Results and discussion A general synthetic route for rst and second generation dendrimeric ligands G1 and G2 is shown in Schemes 1 and 2. G1 and G2 were prepared using ammonium formate and commercial zinc dust as a reducing agent from their corresponding precursor [PAD-(NO2)6 and PAD-(NO2)12] according to the literature (Zhou et al., 2006). The yellow color powder of 1,3,5-tris(3,5-dinitrophenyl)benzamide [PAD-(NO2)6] was prepared by the reaction of 1,3,5-benzene tricarboxylchloride with 3,5-dinitroaniline in acetone in 1:3 molar ratio in good yield. PAD-(NO2)6 has been puried simply by precipitation in aqueous NaHCO3 in quantitative yield. The formation and isolation of PAD(NO2)6 were conrmed by IR, elemental analysis, 1H NMR, and 13C NMR spectroscopy. The IR spectrum of PAD-(NO2)6 showed strong absorption at 1650 cm-1 characteristic to C=O stretching of amide groups and terminal nitro groups at 1588 and 1290 cm-1. The reduction of PAD-(NO2)6 by employing SnCl2 and concentrated hydrochloric acid successfully afforded the desired 1,3,5tris(3,5-diaminophenyl)benzamide (G1). The FT-IR spectrum of G1 shows strong peak at 3410 cm-1 due to the presence of terminal amino groups (Ueda et al., 1988). The nitro groups band at 1588 cm-1 has disappeared completely after reduction. The proton signals at d 4.36 indicate the presence of NH2 protons. The 12 nitro-terminated second generation polyamide PAD-(NO2)12 was synthesized by the reaction of G1 with 3,5-dinitrobenzolyl

Scheme 1 Synthesis of rst generation dendrimeric ligand

Cl O Cl Cl O + 3 NH2

O2 N


NH O2 N NO2 acetone reflux O2 N O NH





H 2N


NH SnCl2/HCl PAD(NO2)6 H2 N O NH






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NO2 NO2 O O2N NH O NH O2 N G1 + Cl O NO2 NO2 acetone reflux O2N O NH O O2 N O2 N NO2 PAD(NO2)12 NO2 O NH NH O NH O NH NO2 O O NH NO2 NH NO2





Scheme 2 Synthesis of second generation denrimeric ligand Scheme 3 Synthesis of metalodendrimers

NH2 NH2 NH H3C O NH2 K2(MCl 4) reflux H3C NH O NH2 M



Where M= Pt and Pd = dendretic part for G1 and G2

chloride in acetone under nitrogen atmosphere in 75% yield. The structure of PAD-(NO2)12 was conrmed by elemental analysis, IR, 1H NMR, and 13C NMR. The FTIR spectra of PAD-(NO2)12 show a strong band due to the

presence of terminal nitro groups at 1588 and 1290 cm-1. The 1H NMR spectra of PAD-(NO2)12 show proton signals for the internal branches amide and outer branch amide at 10.20 and 10.01 ppm, respectively (Okazaki et al., 2003).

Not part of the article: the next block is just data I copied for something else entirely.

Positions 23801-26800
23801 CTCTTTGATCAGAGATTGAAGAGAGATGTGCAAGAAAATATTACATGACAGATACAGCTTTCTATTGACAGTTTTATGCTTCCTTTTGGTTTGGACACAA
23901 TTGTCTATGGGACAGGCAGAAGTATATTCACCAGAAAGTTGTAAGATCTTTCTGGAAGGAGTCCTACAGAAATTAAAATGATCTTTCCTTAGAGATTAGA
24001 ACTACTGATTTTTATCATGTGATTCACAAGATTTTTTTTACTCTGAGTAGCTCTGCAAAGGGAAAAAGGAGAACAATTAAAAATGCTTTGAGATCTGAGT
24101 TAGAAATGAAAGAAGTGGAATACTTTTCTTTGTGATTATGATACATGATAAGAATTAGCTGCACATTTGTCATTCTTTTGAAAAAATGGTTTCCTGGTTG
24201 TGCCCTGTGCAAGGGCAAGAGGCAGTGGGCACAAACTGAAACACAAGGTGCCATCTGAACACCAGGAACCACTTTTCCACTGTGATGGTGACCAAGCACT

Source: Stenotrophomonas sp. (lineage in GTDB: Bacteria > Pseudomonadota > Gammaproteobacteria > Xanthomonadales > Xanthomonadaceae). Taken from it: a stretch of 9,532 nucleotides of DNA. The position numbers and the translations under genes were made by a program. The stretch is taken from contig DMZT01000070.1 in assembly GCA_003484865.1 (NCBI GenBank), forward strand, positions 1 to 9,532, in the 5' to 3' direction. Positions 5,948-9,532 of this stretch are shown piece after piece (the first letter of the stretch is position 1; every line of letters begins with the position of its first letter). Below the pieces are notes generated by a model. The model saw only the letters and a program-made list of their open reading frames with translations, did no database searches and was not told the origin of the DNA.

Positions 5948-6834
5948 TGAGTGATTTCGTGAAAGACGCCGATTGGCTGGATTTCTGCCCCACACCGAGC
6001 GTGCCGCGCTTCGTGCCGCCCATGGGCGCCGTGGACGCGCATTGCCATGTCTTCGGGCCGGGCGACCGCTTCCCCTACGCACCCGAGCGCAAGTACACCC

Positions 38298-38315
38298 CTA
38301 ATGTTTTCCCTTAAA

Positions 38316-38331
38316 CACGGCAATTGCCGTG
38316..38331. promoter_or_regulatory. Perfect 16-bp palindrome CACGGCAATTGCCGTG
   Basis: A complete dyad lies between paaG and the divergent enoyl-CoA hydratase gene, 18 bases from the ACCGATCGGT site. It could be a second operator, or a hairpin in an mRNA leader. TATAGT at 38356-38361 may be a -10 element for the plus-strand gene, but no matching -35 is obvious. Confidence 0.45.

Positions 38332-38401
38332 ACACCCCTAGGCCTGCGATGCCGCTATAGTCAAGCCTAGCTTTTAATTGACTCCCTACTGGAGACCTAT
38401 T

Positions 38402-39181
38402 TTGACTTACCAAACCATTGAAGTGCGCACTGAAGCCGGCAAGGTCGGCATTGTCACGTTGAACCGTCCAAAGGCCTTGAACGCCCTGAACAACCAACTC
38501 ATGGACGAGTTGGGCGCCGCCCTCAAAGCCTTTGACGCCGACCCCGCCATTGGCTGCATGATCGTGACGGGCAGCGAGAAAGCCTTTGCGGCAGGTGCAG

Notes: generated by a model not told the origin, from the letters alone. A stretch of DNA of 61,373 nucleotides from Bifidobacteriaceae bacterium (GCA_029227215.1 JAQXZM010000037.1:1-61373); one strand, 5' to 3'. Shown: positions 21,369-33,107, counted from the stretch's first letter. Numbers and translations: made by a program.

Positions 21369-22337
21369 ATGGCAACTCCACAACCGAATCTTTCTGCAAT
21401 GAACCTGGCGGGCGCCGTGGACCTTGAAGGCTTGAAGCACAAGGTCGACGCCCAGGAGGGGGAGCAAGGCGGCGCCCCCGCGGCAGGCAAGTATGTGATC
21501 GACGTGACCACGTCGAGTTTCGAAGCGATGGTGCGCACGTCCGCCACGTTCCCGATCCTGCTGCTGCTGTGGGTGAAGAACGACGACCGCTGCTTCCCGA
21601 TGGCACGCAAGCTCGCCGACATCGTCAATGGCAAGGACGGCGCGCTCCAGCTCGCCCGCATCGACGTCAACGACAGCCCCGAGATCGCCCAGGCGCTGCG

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The amino terminated second generation dendrimer G2 was synthesized using the reaction process similar to the reduction of PAD-(NO2)6 as employed in the synthesis of rst generation dendrimer G1. The overall route for the synthesis of second generation dendrimers G2 is illustrated in Scheme 2. In the FTIR spectrum of G2, the nitro peak on 1342 cm-1 disappeared, meaning that completely reduction of all the nitro group into corresponding amino groups, it is also supported by the appearance of new resonance signal at 4.82 ppm, when compared with 1H NMR spectrum of the precursor PAD-(NO2)12. The metallodendrimers have been synthesized via simple complexation reaction of ethanolic solution of metal salts with G1 and G2 in 3:1 and 6:1 molar ratio, respectively. The Pd(II) and Pt(II) complexes were isolated as brown and yellowish brown powders, respectively, in good yields (Scheme 3). The formations of metal complexes were also supported by FTIR and elemental analysis. The results of elemental analysis revealed that the metal ions attached to the terminal aromatic amine groups via coordination-covalent bonds and containing two chloride ions with each metal ion. The FT-IR spectra of the complexes revealed that, the NH stretching at 34053410 cm-1 was shifted to the lower frequency when compared with their parental dendrimeric ligands (Okazaki et al., 2001). 13C NMR spectra and 1H NMR spectra were also used to follow the coordination of metal ions with G1 and G2. The terminal NH2 groups peaks was shifted from 4.88 and 4.86 ppm to 4.81 and 4.80 ppm after coordination with metal ions as shown in Figs. 1 and 2. All other peaks of dendrimers protones were observed in corresponding metallodendrimer with slightly shift. The MALDI-TOF MS spectra of G1 and G2 showed the expected [M ? H]? peak at 526.23, 1330.51, respectively. While MS measurement of PdG2 and PtG2 showed the expected [M ? H]? peak at 2371.14, 2903.04, respectively, as shown in Figs. 3 and 4 and indicated the formation of matellodendrimers. The results of anti-bacterial activity of dendrimers, metallodendrimers, and standard drug (streptomycin) against four pathaogens [Bacillus subtilis and Staphylococcus aureus (Gram positive) and Escherichia coli and Salmonella typhi (Gram negative)] are summarized in Table 1. Both dendrimers exhibit sufcient anti-bacterial activity against all the pathogens. G1 and G2 show higher activity 17.5 and 22 mm, respectively, against S. typhi and lower activity 12 and 14 mm against E. coli, respectively. The anti-bacterial activity of PdG1 against B. subtilis with higher zone of inhibition 16.5 mm, it is higher than that of standard antibiotics 16 mm. The PdG2 had shows far better anti-bacterial activities against all the pathogens bacteria than streptomycin. The activity of PtG2 and streptomycin against B. subtilis show similar zone of inhibition 16 mm.